I believe that screened mesh bases create an easy and accurate assessment tool for all beekeepers. All my hives, which are all Top Bar Hives, have screened bottoms, with a hinged wooden bottom board which enables the hive to be closed up in the colder season. I would not be without my screened bases as I think they are a great Integrated Pest Management tool and also a simple way to give you valuable insights into the condition of your hive without having to open and disturb the bees. A screened bottom also gives me direct access to the colony so I can conduct some of my organic varroa treatments, again without having to open the hive. I build my hives with stainless steel varroa mesh which give me great longevity. I use old real estate signs (corflute) as my sticky boards to help monitor the hive debris. I spray these boards with cooking oil and they sit between the stainless steel screen and the closed wooden bottom board.
I would like to share with you some of the images I have collected over the years of my 'hive trash' that has collected through the bottom screens. I hope it demonstrates what a valuable insight you can gain form this type of hive modification.
In a solid bottom hive, if a varroa falls off a bee it can quickly climb back up the sides of the hive and attach itself to another hive bee. Studies have shown that if a mite falls off a bee through the screened bottom and out of the hive it is unable to transport itself back into the hive. Ants, cockroaches, spiders etc may even hopefully make a meal of these mites.
Fresh pollen pellets can sometimes be seen in a line across the board. This can indicate the location of the front edge of the brood nest. Pollen on the sticky board does not necessary indicate that the colony is queen right as sometimes queenless colonies will collect pollen. Foraging bees will sometimes drop pellets of pollen when they are being transferred within the hive. The comb adjacent to the first brood comb at the front of the hive typically contains a considerable amount of pollen. If pollen collects in a straight line across the sticky board this will indicate where the brood nest begins (Mangum, W. A, 2012, pg222).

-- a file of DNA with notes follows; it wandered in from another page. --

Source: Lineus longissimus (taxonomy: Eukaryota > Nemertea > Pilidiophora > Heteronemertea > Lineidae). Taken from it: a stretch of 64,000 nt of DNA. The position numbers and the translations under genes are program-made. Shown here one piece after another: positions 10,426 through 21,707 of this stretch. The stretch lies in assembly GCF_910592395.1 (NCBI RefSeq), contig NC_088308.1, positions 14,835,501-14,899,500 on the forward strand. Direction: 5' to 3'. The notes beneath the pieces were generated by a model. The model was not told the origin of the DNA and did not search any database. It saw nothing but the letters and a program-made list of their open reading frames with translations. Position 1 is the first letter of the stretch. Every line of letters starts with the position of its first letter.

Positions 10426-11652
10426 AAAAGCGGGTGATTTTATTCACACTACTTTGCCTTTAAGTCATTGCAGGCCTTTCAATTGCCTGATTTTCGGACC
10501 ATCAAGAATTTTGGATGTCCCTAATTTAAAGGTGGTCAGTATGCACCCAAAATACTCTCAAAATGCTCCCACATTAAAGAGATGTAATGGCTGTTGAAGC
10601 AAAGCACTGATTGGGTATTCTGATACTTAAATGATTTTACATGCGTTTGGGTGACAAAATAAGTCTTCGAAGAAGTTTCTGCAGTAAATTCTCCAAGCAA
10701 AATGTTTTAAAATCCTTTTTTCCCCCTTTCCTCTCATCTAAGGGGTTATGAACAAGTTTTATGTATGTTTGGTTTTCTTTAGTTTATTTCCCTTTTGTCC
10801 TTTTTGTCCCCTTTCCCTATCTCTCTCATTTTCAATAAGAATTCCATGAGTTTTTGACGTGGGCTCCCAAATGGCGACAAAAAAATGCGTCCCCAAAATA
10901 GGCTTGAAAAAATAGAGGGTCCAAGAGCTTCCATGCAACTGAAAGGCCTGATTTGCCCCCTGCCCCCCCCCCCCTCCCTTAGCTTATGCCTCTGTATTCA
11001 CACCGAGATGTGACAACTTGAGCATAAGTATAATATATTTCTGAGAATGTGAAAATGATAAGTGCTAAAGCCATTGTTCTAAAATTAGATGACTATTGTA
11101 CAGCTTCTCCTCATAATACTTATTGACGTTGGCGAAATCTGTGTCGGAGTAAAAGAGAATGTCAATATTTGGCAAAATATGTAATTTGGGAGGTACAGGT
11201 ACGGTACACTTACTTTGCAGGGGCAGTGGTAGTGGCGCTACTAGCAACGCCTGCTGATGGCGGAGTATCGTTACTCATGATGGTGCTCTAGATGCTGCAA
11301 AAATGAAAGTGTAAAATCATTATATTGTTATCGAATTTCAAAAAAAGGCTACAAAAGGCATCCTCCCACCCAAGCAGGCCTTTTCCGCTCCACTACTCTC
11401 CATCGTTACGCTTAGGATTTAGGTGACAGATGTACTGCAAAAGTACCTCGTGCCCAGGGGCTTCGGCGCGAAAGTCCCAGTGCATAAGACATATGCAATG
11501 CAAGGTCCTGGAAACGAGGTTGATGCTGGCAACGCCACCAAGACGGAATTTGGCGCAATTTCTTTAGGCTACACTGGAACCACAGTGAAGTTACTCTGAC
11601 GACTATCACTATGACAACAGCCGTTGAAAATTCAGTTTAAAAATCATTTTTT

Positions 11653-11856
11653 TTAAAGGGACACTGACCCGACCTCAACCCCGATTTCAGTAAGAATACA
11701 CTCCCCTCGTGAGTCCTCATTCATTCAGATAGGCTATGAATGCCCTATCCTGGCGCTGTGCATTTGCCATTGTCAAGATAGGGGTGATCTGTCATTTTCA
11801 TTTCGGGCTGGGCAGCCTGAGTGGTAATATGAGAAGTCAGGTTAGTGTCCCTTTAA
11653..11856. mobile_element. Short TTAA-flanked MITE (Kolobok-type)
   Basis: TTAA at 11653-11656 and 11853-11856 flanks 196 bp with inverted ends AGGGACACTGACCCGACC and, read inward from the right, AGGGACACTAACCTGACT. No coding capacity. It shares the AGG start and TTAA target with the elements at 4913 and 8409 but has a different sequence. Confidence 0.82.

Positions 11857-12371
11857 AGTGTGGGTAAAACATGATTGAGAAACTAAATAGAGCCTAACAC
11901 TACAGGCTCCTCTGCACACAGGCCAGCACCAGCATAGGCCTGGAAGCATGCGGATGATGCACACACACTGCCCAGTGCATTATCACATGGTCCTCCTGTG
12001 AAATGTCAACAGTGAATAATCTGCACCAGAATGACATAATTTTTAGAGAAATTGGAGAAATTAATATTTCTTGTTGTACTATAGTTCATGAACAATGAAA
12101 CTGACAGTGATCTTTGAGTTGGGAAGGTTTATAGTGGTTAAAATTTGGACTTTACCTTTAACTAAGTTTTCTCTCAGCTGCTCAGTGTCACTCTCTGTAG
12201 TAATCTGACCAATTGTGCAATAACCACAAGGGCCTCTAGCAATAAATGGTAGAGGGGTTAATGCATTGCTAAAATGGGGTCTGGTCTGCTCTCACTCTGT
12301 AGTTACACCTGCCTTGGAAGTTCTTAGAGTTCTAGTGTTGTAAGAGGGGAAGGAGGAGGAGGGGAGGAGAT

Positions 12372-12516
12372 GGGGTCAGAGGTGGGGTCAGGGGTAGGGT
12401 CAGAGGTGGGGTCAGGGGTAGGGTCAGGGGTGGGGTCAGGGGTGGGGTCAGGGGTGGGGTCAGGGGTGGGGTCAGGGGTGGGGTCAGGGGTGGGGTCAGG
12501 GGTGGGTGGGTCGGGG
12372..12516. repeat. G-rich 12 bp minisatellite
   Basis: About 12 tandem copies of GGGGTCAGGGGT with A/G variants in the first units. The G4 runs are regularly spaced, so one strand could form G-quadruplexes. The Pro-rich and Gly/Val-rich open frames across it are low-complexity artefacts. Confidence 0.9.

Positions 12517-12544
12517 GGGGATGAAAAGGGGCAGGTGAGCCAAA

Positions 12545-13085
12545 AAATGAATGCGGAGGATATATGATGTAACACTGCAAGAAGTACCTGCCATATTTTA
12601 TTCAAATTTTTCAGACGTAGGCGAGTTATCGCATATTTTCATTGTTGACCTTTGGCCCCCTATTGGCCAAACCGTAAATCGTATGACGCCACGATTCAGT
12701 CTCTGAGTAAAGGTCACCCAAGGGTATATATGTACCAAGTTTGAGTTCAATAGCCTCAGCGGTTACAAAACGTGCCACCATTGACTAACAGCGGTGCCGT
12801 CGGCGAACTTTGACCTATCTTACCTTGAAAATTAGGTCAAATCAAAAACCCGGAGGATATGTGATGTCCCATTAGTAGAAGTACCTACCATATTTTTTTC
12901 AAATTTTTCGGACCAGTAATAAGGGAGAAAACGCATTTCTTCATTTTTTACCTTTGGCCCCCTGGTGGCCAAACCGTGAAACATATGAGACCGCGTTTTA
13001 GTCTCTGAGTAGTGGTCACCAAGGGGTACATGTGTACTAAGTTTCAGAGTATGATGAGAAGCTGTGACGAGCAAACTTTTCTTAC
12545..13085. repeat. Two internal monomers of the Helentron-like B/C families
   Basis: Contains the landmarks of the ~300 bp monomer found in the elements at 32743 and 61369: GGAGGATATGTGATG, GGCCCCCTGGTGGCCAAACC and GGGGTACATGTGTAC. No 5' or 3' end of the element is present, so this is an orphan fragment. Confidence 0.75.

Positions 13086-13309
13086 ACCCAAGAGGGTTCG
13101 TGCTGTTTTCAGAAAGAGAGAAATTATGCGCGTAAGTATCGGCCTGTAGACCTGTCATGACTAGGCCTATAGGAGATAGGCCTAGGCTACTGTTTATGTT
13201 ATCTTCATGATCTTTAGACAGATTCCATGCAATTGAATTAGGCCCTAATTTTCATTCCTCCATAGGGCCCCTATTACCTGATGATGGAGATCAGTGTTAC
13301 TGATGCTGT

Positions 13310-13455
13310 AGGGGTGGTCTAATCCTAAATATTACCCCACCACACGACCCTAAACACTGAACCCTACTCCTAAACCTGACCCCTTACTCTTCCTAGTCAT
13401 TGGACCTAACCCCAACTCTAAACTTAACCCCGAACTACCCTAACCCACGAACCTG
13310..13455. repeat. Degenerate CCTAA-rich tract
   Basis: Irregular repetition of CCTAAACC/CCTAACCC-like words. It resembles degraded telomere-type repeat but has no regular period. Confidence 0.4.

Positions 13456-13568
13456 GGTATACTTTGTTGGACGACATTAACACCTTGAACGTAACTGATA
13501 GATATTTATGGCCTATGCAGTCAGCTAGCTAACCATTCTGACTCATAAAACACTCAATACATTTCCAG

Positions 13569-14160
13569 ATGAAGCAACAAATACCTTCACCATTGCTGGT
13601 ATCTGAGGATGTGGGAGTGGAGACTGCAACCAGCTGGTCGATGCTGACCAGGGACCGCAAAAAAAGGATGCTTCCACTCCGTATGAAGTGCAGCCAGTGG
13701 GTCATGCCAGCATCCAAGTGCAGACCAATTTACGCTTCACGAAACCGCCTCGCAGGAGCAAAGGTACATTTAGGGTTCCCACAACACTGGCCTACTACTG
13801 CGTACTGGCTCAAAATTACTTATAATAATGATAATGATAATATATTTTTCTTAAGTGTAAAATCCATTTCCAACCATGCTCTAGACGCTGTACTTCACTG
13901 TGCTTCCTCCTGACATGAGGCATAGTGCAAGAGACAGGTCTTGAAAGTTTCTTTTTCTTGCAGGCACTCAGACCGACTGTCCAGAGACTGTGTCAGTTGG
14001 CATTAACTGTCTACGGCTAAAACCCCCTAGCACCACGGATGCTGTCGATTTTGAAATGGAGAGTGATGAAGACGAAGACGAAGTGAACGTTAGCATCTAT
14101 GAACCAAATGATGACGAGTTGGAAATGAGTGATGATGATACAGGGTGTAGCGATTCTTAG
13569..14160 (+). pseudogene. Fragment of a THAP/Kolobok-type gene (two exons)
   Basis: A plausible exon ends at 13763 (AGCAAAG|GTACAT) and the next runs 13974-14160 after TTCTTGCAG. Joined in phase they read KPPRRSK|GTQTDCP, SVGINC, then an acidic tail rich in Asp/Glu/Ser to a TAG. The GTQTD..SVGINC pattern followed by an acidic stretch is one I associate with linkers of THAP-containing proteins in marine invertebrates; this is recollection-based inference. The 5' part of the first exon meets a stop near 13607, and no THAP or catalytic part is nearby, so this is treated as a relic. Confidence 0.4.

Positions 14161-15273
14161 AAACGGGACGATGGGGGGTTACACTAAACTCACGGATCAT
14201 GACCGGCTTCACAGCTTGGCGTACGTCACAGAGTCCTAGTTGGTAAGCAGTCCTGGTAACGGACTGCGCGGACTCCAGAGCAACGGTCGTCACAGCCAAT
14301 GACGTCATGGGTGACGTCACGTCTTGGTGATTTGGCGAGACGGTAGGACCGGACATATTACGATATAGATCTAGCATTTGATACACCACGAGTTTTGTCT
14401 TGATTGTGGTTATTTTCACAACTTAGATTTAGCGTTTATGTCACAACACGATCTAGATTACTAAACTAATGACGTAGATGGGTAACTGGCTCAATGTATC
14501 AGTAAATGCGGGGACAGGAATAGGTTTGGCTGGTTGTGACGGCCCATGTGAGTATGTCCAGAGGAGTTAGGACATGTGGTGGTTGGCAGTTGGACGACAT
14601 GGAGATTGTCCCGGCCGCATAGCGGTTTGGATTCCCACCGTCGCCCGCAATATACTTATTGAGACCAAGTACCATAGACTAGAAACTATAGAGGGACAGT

Bees produce wax glands on the lower side of their abdomens. as the bees remove and manipulate these tiny flakes some fall to the bottom of the hive, through the screen and onto the sticky board. A colony only builds new comb during a nectar flow or when the colony is running out of storage space, or if this colony is a recently hived swarm.
Chalk brood is a fungal disease affecting the brood. It is a relatively common disease and most strong hives will overcome it naturally. The causative fungus is called Ascosphaera apis. It causes the death and mummification of sealed brood. Normally by increasing the ventilation through the hive symptoms will disappear. It is most common is spring.
Pieces of wax, yellowish in colour, covering the sticky board along with bee parts can indicate robbing. The robbing bees or wasps frantically chew the comb as they remove the honey. The ensuring fight to protect their food stores results in insects being torn apart.
If, in addition to these chewed bits of wax cappings, you see bits of grass, leaves or small black pellets this could indicate that a mouse is nesting in the hive.
Screened bottom boards allow me to easily and effectively treat my hives organically using formic acid or oxalic acid by vaporising. Watch below how I do this with my Top Bar Hives. I would love to hear your experiences or thoughts on your hive setups.